MARCH, 2017
Edie Brous
Nurse Attorney
118 East 28th Street
Room 404
New York, NY 10016
Tel. (212) 989-5469
Fax. (646) 349-5355
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What Did You Expect?
People who know me personally find me to be even-tempered, unflappable, never prone to anger, and surprisingly lacking in the opinionated, argumentative, or stubborn tendencies some lawyers have. So, it will come as a surprise to them that statements made in a recent court opinion have my blood boiling and that I have temporarily lost my golden personality. (I lie, of course, that is not at all how people who know me well find me.)
I am outraged for Kymberli Gardner. A CNA at a for-profit nursing home, Ms. Gardner was subject to a hostile work environment created by an elderly white male who sexually and racially harassed her, and by her employer who refused to protect her from such abuse. She and other black female employees complained that they were subjected to verbal, racial, sexual and physical abuse by this man. They were told that it was their job to take care of him. Rather than responding with concern for the safety and welfare of their employees, the women were told to “just put their big girl panties on and go back to work.”
Gardner was dressing the patient one morning when he attempted to grope her breast while making sexually explicit comments. When she moved away from him, he punched her in the chest.  She left and returned with assistance, only to be punched again, and then a third time. She asked to change her assignment so she would not be punched again, but her request was denied.  She was sent home and was out on worker’s compensation for 4 months, then terminated from her employment.  Her refusal to continue caring for a man who physically battered her was considered insubordination.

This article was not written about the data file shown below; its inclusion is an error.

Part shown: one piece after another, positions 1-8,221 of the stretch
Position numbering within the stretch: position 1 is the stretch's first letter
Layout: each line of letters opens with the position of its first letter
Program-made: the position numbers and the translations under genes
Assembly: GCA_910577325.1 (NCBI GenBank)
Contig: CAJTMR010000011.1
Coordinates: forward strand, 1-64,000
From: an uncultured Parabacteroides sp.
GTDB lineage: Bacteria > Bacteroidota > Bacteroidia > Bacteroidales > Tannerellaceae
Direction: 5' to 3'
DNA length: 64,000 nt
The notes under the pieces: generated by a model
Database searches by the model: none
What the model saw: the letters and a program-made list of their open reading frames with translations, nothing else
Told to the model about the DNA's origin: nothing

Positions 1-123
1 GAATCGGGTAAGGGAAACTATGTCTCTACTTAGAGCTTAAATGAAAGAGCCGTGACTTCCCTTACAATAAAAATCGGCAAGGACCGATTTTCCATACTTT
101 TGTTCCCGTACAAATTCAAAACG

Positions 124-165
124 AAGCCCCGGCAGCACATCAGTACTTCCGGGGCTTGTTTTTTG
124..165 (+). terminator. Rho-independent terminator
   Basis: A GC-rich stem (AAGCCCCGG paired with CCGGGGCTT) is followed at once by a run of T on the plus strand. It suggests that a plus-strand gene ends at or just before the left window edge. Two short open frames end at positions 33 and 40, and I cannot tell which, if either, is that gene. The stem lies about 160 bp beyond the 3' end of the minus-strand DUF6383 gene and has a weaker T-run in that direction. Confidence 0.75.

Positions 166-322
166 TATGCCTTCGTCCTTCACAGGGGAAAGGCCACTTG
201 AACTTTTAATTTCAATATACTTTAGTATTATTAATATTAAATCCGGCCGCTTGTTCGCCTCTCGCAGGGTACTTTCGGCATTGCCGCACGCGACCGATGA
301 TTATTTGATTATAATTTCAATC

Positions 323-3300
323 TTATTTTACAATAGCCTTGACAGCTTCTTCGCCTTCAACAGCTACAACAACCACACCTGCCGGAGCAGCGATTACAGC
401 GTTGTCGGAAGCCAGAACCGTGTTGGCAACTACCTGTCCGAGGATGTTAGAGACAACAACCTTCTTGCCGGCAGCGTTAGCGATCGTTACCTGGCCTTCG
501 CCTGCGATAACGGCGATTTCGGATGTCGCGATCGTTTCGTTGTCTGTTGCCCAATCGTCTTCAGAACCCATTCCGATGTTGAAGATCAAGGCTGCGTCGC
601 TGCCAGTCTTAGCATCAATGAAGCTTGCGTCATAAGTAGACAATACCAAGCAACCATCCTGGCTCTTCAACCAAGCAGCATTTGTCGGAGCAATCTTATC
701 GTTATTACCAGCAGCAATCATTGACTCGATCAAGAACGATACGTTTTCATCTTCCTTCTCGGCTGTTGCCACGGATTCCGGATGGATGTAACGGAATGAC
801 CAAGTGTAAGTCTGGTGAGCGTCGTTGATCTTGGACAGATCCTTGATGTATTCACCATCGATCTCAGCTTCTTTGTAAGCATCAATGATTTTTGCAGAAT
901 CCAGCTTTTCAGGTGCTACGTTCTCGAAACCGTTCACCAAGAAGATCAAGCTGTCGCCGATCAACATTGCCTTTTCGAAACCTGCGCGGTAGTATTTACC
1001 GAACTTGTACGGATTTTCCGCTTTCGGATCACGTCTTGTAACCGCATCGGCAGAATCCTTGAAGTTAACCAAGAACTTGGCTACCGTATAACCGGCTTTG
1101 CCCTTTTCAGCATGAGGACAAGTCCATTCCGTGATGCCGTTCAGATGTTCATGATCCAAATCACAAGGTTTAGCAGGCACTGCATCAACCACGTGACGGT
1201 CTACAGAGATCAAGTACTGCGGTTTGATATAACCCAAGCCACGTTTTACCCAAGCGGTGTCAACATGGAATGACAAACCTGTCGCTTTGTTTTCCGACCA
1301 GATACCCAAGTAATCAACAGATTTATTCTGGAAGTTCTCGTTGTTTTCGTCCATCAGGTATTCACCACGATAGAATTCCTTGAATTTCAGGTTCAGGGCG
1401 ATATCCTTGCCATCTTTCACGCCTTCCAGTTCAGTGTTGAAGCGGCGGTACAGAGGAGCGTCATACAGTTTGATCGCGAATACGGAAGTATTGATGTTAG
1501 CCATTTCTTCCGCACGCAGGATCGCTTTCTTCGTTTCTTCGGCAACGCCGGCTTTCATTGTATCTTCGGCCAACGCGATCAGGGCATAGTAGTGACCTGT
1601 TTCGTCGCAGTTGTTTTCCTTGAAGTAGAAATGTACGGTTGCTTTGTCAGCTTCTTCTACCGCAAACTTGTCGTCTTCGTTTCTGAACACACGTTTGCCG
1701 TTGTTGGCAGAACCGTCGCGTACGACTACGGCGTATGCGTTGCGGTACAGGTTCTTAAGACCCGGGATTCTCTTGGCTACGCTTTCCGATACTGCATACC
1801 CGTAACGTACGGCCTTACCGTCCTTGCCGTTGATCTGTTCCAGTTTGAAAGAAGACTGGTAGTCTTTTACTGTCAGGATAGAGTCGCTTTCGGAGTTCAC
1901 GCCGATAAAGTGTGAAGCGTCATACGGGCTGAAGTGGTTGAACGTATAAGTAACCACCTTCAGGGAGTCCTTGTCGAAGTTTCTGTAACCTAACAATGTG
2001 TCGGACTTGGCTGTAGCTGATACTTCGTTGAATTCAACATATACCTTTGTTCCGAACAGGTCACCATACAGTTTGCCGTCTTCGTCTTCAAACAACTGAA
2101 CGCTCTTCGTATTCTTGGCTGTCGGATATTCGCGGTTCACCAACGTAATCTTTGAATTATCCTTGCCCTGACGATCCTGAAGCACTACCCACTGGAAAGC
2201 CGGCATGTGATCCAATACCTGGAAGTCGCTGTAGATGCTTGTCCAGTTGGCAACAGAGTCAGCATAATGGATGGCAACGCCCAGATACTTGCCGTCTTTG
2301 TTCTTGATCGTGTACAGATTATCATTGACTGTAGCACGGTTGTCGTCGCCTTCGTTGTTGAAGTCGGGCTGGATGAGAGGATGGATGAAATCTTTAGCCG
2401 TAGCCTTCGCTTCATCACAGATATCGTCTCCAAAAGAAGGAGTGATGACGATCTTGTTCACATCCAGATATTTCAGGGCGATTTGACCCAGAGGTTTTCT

The patient repeatedly engaged in verbal, racial, sexual, and physical acts of abuse. This, per the court, was not “beyond what a person in Gardner’s position should expect of patients in a nursing home such that [the nursing home] would be liable for creating a hostile work environment.”  Gardner would have to show “unusually egregious working conditions to establish that a reasonable person would find the work environment hostile or abusive.”  Well, I am generally a reasonable person and I would find being subject to racial epithets, sexual assault, and physical abuse “unusually egregious working conditions.”
The court reasoned that, “Gardner agreed to work with elderly, mentally diseased patients such as J.S., who could be expected to act out in normally unacceptable ways.”  So, if you agree to work with a certain population that means you agree to be battered.  Apparently, it is within your job description to be a punching bag.  CNAs should understand that they have signed up to be abused and endangered.  Perhaps judges should understand that they too have agreed to work with certain populations – maybe being struck is just part of their job too.  Oh wait – striking a judge would be a serious federal crime.  But if you are just a poor black female worker – too bad. It is your job to be the target of a racist, violent man.  And the employer has zero responsibility to protect you.
Read the case. Gardner v. CLC of Pascagoula, LLC, No. 1:2015cv00423 - Document 52 (S.D. Miss. 2017)

Share my outrage.  I will return with my golden personality next month.
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Copyright © 2017, Edie Brous, RN, Esq.